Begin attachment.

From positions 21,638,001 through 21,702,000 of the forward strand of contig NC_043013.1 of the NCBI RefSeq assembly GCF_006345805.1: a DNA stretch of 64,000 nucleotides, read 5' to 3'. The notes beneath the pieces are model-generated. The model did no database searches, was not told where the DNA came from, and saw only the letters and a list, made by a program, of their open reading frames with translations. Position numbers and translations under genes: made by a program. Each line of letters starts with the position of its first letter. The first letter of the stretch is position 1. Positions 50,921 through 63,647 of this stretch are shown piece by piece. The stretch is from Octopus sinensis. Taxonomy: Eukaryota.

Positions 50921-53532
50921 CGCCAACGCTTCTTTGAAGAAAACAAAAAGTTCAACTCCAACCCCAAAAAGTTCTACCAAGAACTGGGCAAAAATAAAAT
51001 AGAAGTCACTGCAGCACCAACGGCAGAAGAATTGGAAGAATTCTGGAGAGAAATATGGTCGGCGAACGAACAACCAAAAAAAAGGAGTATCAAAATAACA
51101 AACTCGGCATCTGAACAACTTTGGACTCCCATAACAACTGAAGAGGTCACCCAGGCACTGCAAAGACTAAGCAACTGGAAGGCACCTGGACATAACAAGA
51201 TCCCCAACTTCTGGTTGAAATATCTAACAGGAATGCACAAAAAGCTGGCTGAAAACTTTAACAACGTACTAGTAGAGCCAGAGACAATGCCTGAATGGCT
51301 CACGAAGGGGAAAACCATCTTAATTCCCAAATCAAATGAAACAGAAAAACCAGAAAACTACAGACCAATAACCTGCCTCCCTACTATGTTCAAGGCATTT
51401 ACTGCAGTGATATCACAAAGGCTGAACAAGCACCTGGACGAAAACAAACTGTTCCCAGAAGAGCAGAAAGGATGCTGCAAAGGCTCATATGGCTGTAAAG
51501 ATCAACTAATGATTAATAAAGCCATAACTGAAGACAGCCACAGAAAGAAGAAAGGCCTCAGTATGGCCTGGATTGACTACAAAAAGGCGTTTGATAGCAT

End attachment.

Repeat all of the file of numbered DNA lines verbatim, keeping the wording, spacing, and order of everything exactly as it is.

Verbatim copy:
From positions 21,638,001 through 21,702,000 of the forward strand of contig NC_043013.1 of the NCBI RefSeq assembly GCF_006345805.1: a DNA stretch of 64,000 nucleotides, read 5' to 3'. The notes beneath the pieces are model-generated. The model did no database searches, was not told where the DNA came from, and saw only the letters and a list, made by a program, of their open reading frames with translations. Position numbers and translations under genes: made by a program. Each line of letters starts with the position of its first letter. The first letter of the stretch is position 1. Positions 50,921 through 63,647 of this stretch are shown piece by piece. The stretch is from Octopus sinensis. Taxonomy: Eukaryota.

Positions 50921-53532
50921 CGCCAACGCTTCTTTGAAGAAAACAAAAAGTTCAACTCCAACCCCAAAAAGTTCTACCAAGAACTGGGCAAAAATAAAAT
51001 AGAAGTCACTGCAGCACCAACGGCAGAAGAATTGGAAGAATTCTGGAGAGAAATATGGTCGGCGAACGAACAACCAAAAAAAAGGAGTATCAAAATAACA
51101 AACTCGGCATCTGAACAACTTTGGACTCCCATAACAACTGAAGAGGTCACCCAGGCACTGCAAAGACTAAGCAACTGGAAGGCACCTGGACATAACAAGA
51201 TCCCCAACTTCTGGTTGAAATATCTAACAGGAATGCACAAAAAGCTGGCTGAAAACTTTAACAACGTACTAGTAGAGCCAGAGACAATGCCTGAATGGCT
51301 CACGAAGGGGAAAACCATCTTAATTCCCAAATCAAATGAAACAGAAAAACCAGAAAACTACAGACCAATAACCTGCCTCCCTACTATGTTCAAGGCATTT
51401 ACTGCAGTGATATCACAAAGGCTGAACAAGCACCTGGACGAAAACAAACTGTTCCCAGAAGAGCAGAAAGGATGCTGCAAAGGCTCATATGGCTGTAAAG
51501 ATCAACTAATGATTAATAAAGCCATAACTGAAGACAGCCACAGAAAGAAGAAAGGCCTCAGTATGGCCTGGATTGACTACAAAAAGGCGTTTGATAGCAT